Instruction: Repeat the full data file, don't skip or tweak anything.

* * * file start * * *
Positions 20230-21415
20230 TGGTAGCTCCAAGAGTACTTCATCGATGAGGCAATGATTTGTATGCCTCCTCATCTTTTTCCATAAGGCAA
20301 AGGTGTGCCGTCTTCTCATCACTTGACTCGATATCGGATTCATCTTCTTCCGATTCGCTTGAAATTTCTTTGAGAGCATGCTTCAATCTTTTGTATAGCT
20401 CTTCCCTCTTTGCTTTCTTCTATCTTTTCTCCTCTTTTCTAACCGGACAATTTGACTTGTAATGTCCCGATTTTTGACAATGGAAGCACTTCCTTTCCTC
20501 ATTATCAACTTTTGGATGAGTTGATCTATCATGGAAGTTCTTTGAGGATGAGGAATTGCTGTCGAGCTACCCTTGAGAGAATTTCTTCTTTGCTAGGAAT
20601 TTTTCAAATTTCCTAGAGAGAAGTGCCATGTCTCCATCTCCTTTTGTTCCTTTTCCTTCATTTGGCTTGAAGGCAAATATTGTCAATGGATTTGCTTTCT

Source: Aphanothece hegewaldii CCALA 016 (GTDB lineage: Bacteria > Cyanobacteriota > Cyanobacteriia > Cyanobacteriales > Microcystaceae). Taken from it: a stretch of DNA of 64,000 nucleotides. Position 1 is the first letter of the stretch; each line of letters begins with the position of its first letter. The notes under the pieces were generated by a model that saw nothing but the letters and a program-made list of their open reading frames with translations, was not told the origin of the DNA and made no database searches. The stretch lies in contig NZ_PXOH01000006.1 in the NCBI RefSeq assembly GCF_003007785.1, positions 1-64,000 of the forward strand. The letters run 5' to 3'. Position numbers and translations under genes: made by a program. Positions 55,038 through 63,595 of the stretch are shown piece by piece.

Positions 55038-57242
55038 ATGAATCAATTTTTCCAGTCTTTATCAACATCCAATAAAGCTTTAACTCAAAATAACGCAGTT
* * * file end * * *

Positions 20230-21415
20230 TGGTAGCTCCAAGAGTACTTCATCGATGAGGCAATGATTTGTATGCCTCCTCATCTTTTTCCATAAGGCAA
20301 AGGTGTGCCGTCTTCTCATCACTTGACTCGATATCGGATTCATCTTCTTCCGATTCGCTTGAAATTTCTTTGAGAGCATGCTTCAATCTTTTGTATAGCT
20401 CTTCCCTCTTTGCTTTCTTCTATCTTTTCTCCTCTTTTCTAACCGGACAATTTGACTTGTAATGTCCCGATTTTTGACAATGGAAGCACTTCCTTTCCTC
20501 ATTATCAACTTTTGGATGAGTTGATCTATCATGGAAGTTCTTTGAGGATGAGGAATTGCTGTCGAGCTACCCTTGAGAGAATTTCTTCTTTGCTAGGAAT
20601 TTTTCAAATTTCCTAGAGAGAAGTGCCATGTCTCCATCTCCTTTTGTTCCTTTTCCTTCATTTGGCTTGAAGGCAAATATTGTCAATGGATTTGCTTTCT

Source: Aphanothece hegewaldii CCALA 016 (GTDB lineage: Bacteria > Cyanobacteriota > Cyanobacteriia > Cyanobacteriales > Microcystaceae). Taken from it: a stretch of DNA of 64,000 nucleotides. Position 1 is the first letter of the stretch; each line of letters begins with the position of its first letter. The notes under the pieces were generated by a model that saw nothing but the letters and a program-made list of their open reading frames with translations, was not told the origin of the DNA and made no database searches. The stretch lies in contig NZ_PXOH01000006.1 in the NCBI RefSeq assembly GCF_003007785.1, positions 1-64,000 of the forward strand. The letters run 5' to 3'. Position numbers and translations under genes: made by a program. Positions 55,038 through 63,595 of the stretch are shown piece by piece.

Positions 55038-57242
55038 ATGAATCAATTTTTCCAGTCTTTATCAACATCCAATAAAGCTTTAACTCAAAATAACGCAGTT